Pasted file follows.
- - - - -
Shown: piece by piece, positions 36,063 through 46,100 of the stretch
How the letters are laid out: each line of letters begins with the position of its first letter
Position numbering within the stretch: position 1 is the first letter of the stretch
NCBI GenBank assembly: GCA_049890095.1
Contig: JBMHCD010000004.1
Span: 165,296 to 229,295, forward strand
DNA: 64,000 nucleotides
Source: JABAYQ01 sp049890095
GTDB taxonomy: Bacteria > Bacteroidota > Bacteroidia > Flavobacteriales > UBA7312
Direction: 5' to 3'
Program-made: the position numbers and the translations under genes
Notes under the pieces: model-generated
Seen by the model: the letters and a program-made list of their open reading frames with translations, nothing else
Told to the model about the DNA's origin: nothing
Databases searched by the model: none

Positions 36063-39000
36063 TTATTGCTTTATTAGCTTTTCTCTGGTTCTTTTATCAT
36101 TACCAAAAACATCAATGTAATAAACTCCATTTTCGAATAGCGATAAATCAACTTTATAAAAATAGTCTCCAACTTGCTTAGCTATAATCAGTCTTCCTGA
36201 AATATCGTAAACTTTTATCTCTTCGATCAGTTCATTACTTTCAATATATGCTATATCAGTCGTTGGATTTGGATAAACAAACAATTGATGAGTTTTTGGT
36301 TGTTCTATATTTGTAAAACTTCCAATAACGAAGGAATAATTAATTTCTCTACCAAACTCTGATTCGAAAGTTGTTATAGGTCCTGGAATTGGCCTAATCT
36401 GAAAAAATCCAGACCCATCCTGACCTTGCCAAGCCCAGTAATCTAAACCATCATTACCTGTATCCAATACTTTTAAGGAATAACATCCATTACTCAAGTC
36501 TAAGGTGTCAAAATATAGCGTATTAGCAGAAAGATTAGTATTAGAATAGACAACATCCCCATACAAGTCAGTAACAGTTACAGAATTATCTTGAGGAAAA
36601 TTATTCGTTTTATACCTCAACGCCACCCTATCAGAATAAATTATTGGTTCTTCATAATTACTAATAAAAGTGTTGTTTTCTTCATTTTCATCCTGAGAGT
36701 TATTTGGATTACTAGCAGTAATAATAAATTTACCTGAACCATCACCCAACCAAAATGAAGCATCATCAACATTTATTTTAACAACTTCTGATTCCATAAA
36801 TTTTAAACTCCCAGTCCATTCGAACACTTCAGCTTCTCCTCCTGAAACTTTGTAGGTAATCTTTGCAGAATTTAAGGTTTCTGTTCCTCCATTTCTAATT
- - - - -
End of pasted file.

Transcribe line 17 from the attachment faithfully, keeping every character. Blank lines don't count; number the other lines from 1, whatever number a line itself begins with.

36063 TTATTGCTTTATTAGCTTTTCTCTGGTTCTTTTATCAT